Environmental factors: There are environmental stressors which can trigger the onset of OCD. These stressors include: majorly stressful changes in living situations, illnesses, death of a loved one, professional or school-related problems or relationship concerns.
Obsessive- compulsive disorder is often confused with other impulse control disorders, such as Obsessive Compulsive Personality Disorder (OCPD), Trichotillomania and some phobias.
In comparison to Obsessive Compulsive Personality Disorder (OCPD), OCD is ego-dystonic which means that the compulsions are incompatible with patient’s ego consciousness (self-concept of patient’s personality), while in Obsessive Compulsive Personality Disorder they are ego-syntonic which means that the content of the compulsions goes along with patient’s self-concept. Patients suffering from Obsessive Compulsive Personality Disorder are not able to recognize that there is something abnormal about their behavior.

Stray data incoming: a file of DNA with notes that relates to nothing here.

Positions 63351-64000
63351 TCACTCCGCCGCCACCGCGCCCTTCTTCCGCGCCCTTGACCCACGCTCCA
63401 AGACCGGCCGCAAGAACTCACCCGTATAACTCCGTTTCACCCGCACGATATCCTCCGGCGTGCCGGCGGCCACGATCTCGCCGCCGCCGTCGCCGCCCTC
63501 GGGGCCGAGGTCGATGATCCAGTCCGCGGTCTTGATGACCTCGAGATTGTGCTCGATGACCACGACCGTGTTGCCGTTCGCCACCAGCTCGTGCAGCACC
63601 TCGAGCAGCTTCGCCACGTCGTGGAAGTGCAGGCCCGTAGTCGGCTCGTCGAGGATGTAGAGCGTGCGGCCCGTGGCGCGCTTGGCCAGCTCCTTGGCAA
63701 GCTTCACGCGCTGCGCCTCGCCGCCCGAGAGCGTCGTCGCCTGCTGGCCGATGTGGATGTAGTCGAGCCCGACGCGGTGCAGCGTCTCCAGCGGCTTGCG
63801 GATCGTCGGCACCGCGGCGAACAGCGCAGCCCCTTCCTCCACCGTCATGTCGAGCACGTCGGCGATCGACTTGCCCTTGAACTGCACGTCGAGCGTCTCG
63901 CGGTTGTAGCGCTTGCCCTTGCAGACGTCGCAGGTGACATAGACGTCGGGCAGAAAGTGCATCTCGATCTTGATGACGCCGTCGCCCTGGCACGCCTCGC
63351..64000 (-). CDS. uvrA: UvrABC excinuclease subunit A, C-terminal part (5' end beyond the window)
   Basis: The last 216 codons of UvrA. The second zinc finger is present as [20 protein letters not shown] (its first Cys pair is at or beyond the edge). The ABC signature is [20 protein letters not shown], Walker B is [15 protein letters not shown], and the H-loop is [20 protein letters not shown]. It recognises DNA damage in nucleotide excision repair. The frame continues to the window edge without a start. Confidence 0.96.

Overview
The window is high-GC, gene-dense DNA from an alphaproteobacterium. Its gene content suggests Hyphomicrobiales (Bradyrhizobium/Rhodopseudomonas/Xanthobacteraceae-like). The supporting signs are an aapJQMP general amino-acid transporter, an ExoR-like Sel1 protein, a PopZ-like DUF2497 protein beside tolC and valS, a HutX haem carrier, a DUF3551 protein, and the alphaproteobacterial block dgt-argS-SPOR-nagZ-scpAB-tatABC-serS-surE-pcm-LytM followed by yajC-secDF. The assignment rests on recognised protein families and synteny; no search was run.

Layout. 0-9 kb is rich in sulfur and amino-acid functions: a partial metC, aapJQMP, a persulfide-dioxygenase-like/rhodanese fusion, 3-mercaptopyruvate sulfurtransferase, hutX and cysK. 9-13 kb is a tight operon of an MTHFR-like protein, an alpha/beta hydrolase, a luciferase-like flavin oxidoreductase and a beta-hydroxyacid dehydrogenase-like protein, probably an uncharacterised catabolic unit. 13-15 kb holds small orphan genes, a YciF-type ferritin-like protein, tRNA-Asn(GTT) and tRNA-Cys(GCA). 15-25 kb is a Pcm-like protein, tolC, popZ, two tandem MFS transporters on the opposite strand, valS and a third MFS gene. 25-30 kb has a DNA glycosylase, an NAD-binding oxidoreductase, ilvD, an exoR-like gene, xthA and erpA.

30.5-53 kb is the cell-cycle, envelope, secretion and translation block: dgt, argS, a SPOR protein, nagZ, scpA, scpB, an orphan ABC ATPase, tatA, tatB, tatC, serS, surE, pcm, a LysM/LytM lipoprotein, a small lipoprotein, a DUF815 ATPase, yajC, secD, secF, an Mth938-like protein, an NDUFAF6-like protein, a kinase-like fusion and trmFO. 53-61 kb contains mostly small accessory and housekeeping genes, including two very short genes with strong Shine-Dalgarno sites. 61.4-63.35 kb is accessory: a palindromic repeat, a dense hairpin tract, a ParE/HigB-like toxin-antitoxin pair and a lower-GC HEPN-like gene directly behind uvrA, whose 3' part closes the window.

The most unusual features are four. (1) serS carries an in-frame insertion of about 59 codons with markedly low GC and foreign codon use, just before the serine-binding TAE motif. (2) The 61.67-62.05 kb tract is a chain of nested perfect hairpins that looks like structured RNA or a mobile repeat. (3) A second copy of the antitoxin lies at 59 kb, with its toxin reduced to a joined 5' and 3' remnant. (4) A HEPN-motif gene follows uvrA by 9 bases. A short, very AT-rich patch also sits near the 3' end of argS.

Another disorder with symptoms resembling OCD is Trichotillomania. Trichotillomania (TTM) is also known under the description: Hair pulling disorder (TTM). The patients with TTM experience a long- term urge to pulling out their hair, and they are not able to resist the impulse.
Some phobias are also accompanied by impulse control and/or other body focused repetitive behaviors. One of such phobia is Body Dysmorphic Disorder (Dysmorphophobia). Patients with Body Dysmorphic Disorder (BDD) are preoccupied with an imagined defect of their physical appearance. The patients can spend hours checking and rechecking their appearance in the mirror. They frequently undergo surgery trying to reach a perfect appearance of their face or body. They tend to repeat the surgery, because they remain unhappy with the effect. The series of surgeries often end with a devastating effect of a full body deformation.